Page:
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SAN FRANCISCO – With funding from the National Oceanic and Atmospheric Administration, MyRadar will develop and launch cubesats to validate technology for its future weather and environmental data constellation.
MyRadar announced a NOAA Phase 2 SBIR grant Aug. 18 for a pair of Orbital Wildfire Resilience cubesats. The cubesats, measuring 10 centimeters on a side, will be equipped with high-resolution optical cameras, thermal infrared imagers and near infrared hyperspectral imagers that observes 16 bands between 600 and 900 nanometers.
“This spectral-band density allows us to characterize fuel loads and aerosol loading,” Sarvesh Garimella, chief scientist and chief technology officer for MyRadar and parent company Acme AtronOmatic, told SpaceNews. “It’s a multi-hazard approach because wildfires aren’t just the fires, they’re the particulate matter and the air-quality degradation. And the dry vegetation can change where and who is at risk. Getting accurate up-to-date maps of fuel is a big part of the mission as well.”
With onboard artificial intelligence, the satellites will be “able to tell us what they see instead of having to show us what they see,” Garimella said. “A key benefit to that is it solves the bottleneck of downlinking a huge amount of data from a tiny little satellite.”
To accommodate the size, weight, power and heat constraints of a 1u cubesat, MyRadar developed onboard AI that ramps up data collection when necessary.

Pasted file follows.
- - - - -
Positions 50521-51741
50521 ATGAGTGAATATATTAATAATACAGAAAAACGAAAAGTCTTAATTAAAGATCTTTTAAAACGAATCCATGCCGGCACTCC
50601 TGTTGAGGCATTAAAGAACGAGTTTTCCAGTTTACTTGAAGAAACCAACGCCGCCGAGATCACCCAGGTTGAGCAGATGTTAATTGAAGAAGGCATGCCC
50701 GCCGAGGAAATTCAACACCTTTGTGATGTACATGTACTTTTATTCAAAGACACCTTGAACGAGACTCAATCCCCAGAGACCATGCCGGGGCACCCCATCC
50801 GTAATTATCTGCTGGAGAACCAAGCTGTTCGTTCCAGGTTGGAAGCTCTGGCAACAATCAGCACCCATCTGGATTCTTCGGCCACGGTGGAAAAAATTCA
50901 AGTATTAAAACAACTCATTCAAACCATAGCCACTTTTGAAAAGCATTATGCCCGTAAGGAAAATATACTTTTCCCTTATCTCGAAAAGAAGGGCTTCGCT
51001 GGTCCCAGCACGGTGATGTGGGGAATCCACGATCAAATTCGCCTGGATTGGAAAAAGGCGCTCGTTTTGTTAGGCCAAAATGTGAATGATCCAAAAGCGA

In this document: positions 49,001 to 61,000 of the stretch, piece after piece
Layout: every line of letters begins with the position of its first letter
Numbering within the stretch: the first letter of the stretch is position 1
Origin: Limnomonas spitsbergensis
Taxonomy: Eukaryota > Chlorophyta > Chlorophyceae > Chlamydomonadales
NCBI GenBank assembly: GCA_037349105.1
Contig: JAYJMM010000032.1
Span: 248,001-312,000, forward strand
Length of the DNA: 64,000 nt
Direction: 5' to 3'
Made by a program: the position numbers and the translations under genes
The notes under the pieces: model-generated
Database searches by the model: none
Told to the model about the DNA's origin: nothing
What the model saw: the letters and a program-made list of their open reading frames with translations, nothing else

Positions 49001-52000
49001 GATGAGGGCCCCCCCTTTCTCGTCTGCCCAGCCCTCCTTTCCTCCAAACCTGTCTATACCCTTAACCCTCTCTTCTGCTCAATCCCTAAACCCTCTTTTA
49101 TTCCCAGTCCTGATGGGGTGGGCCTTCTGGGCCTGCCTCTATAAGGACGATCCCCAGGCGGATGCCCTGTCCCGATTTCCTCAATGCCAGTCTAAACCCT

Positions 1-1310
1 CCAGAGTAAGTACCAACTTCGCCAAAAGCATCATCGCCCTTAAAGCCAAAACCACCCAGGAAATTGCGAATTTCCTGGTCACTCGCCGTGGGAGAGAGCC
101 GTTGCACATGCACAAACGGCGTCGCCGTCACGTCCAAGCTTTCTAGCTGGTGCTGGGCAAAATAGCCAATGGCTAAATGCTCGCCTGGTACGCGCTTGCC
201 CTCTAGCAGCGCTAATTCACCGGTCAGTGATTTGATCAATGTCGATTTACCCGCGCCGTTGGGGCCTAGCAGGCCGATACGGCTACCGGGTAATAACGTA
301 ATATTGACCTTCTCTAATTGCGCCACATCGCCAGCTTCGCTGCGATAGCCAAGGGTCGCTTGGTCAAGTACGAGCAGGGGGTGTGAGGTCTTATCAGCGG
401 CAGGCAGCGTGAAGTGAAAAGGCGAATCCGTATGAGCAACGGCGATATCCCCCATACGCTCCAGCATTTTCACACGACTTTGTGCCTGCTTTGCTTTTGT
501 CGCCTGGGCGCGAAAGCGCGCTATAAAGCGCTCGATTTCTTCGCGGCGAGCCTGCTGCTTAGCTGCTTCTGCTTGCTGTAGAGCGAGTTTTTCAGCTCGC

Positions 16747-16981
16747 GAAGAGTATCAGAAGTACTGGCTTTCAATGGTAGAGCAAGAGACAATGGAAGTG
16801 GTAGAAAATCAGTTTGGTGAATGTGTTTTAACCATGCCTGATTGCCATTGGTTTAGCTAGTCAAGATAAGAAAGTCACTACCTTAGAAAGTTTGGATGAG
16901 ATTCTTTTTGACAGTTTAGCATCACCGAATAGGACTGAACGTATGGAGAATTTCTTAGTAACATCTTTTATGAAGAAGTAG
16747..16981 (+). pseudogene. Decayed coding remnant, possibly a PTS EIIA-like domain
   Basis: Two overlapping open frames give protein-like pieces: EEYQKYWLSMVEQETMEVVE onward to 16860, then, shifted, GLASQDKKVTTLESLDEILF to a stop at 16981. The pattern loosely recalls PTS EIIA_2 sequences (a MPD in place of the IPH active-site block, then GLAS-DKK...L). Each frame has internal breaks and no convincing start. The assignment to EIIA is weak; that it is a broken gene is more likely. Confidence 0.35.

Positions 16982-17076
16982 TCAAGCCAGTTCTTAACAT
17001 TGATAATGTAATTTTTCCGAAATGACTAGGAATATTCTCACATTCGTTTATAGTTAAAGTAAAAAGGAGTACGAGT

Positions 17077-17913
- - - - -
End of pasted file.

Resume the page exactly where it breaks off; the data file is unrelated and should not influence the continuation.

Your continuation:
“We have a low-power, always-on system that is able to gather context information and decide whether it’s worth kicking on the full system and collecting the high-resolution, multi-sensor dataset for a wildfire event,” Garimella said. “The first mission is to have an onboard AI collect training data in the wildland-urban interface environment for the future constellation in an automated way.”
Environmental data captured by the HORIS constellation will be paired with artificial intelligence and machine learning to create data-fusion products for the company’s government and commercial customers. MyRadar also intends to draw on data from the HORIS constellation to enhance its MyRadar weather app.
MyRadar received FCC approval in 2022 to demonstrate technology for a constellation that ultimately could include 250 satellites or more.
With processed data from the HORIS constellation, MyRadar intends to create products to monitor extreme weather, coral reefs, algal blooms, illegal fishing, national security and wildfires, according to the FCC license.
Debra Werner is a correspondent for SpaceNews based in San Francisco. Debra earned a bachelor’s degree in communications from the University of California, Berkeley, and a master’s degree in Journalism from Northwestern University. She... More by Debra Werner
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